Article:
Fogal v. Stature Construction, Inc., No. 01-07-00456-CV (June 18, 2009) (Alcala, J.).

Significance: A nonsignatory to an arbitration agreement may compel arbitration when the nonsignatory is bound to the contract under principles of contract law and agency.

Holding: A nonsignatory homebuilder was entitled to compel arbitration because it was doing business as the entity named in the contract, notwithstanding the fact that it had not filed an assumed name certificate. Under Business & Commerce Code § 36.25, failure to register an assumed name does not impair the validity of a contract, including a contract requiring arbitration.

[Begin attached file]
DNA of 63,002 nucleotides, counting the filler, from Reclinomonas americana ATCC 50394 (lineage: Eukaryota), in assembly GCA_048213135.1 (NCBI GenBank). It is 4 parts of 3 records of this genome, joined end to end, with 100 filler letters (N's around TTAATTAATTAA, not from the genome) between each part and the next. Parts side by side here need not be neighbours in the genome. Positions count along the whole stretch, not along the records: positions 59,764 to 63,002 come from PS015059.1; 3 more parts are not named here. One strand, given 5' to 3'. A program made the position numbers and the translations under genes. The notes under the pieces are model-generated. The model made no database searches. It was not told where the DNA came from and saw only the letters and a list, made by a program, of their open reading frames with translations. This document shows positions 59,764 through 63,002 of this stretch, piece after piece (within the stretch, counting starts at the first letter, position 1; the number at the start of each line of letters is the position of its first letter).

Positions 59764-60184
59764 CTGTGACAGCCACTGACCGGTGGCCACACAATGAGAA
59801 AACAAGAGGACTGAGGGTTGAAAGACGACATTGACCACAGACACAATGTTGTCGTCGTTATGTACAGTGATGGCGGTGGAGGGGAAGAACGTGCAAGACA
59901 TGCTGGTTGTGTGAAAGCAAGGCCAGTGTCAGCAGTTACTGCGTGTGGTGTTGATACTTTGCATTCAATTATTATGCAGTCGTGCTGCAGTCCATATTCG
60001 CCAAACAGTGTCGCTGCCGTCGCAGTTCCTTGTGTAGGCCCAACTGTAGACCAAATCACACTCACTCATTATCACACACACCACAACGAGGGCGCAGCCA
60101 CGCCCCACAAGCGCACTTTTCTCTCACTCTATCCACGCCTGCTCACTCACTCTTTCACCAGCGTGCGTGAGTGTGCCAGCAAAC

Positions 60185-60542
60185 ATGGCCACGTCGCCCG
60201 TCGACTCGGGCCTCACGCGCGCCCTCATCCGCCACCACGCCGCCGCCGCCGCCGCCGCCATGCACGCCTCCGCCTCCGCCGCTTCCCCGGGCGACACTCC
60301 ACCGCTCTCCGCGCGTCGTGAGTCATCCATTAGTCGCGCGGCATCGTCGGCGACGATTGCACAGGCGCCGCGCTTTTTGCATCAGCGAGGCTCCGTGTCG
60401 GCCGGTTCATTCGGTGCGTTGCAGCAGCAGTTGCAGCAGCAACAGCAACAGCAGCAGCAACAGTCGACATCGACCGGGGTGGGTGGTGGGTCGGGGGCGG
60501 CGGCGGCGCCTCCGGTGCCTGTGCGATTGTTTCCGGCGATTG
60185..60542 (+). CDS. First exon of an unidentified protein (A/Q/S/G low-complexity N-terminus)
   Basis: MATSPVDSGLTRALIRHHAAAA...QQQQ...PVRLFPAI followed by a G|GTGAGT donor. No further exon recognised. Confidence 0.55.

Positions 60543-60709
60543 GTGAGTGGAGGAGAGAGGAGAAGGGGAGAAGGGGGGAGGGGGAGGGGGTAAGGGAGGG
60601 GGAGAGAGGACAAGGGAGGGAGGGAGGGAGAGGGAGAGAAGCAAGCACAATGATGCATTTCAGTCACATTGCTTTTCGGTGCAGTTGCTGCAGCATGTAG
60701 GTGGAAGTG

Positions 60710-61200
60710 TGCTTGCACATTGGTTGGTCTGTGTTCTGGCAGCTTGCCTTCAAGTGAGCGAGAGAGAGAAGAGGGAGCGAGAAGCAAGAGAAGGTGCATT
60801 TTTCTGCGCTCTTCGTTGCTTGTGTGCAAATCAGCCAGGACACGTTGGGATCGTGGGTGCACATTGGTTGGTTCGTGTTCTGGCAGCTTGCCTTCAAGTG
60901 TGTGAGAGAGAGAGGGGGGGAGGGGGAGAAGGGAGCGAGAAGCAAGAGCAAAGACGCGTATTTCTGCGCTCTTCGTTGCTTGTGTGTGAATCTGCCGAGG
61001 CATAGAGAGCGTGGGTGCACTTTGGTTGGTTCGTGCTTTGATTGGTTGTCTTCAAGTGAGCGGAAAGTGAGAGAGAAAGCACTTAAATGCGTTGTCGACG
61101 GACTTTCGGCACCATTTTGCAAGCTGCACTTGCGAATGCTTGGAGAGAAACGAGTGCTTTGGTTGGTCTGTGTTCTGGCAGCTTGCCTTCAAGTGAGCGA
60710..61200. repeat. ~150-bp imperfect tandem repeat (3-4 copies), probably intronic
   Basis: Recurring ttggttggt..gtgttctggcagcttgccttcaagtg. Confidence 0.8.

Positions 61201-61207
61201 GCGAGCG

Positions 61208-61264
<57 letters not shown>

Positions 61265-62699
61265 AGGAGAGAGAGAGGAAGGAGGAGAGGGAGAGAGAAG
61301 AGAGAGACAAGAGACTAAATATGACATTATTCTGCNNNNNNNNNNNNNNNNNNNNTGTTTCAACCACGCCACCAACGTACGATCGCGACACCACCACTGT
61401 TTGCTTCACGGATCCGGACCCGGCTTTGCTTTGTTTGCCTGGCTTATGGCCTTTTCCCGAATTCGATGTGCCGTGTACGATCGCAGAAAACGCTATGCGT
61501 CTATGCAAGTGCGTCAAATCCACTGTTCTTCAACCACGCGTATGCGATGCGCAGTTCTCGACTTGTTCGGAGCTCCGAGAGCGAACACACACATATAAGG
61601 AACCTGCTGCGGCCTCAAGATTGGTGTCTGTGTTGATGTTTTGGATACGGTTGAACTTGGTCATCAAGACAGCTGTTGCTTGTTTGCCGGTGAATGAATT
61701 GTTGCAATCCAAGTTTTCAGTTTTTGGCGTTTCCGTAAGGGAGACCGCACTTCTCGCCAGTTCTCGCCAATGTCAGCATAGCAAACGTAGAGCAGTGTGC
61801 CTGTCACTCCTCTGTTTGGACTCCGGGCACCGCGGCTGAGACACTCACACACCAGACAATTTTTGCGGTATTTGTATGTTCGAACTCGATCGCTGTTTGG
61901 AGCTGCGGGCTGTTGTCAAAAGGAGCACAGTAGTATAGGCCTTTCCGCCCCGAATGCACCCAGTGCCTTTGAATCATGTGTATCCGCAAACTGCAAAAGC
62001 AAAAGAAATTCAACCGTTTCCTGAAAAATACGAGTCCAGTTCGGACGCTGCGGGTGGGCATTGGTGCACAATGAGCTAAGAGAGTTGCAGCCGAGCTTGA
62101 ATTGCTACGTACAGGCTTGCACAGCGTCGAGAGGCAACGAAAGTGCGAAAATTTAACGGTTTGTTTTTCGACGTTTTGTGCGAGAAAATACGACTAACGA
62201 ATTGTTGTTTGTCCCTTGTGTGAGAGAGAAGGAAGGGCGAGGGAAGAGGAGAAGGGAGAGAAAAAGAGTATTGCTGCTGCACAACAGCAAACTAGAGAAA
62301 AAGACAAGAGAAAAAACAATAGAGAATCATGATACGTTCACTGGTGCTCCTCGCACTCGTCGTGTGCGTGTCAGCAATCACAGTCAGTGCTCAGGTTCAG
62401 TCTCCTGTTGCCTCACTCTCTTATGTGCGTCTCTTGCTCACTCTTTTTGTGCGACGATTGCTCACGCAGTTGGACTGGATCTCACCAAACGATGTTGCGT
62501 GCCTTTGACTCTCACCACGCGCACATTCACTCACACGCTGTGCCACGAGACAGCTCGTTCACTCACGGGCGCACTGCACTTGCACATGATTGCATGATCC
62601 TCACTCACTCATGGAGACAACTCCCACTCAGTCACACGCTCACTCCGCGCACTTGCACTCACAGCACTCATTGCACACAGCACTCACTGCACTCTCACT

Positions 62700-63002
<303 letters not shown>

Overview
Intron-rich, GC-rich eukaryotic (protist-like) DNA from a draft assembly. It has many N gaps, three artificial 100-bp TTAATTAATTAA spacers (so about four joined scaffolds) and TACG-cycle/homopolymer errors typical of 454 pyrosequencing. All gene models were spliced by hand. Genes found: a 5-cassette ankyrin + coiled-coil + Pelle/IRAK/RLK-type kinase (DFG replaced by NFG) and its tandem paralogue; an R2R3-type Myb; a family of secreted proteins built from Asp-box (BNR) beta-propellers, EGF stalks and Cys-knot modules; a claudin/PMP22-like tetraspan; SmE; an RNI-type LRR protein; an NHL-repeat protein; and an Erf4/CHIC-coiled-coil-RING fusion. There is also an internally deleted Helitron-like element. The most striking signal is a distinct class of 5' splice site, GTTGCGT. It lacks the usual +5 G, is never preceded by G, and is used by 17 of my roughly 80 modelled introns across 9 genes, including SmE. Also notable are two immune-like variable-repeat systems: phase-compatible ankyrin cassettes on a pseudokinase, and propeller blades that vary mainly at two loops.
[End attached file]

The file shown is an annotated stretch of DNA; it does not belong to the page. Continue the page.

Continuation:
Facts: The Fogals bought a house from Tremont Homes by entering into an earnest money contract that contained an arbitration agreement. After they moved into the house, they asked Stature, the homebuilder, to repair the house’s defective roof. Stature declined, and the leak eventually caused mold to grow in the home. The Fogals sued, arguing that Stature could not enforce an arbitration agreement to which it was not a party. Stature furnished evidence that it did business under the name “Tremont Custom Homes,” that “Tremont Homes” was a typographical error, and that it—Stature—was the party that actually sold the house to the Fogals. The judge compelled arbitration. On Stature’s motion, the trial court confirmed an arbitration award for the Fogals, who reurged their objections to the arbitration.


Lowe’s Home Centers, Inc. v. GSW Marketing, Inc., No. 14-07-00953-CV (June 30, 2009) (Guzman, J.).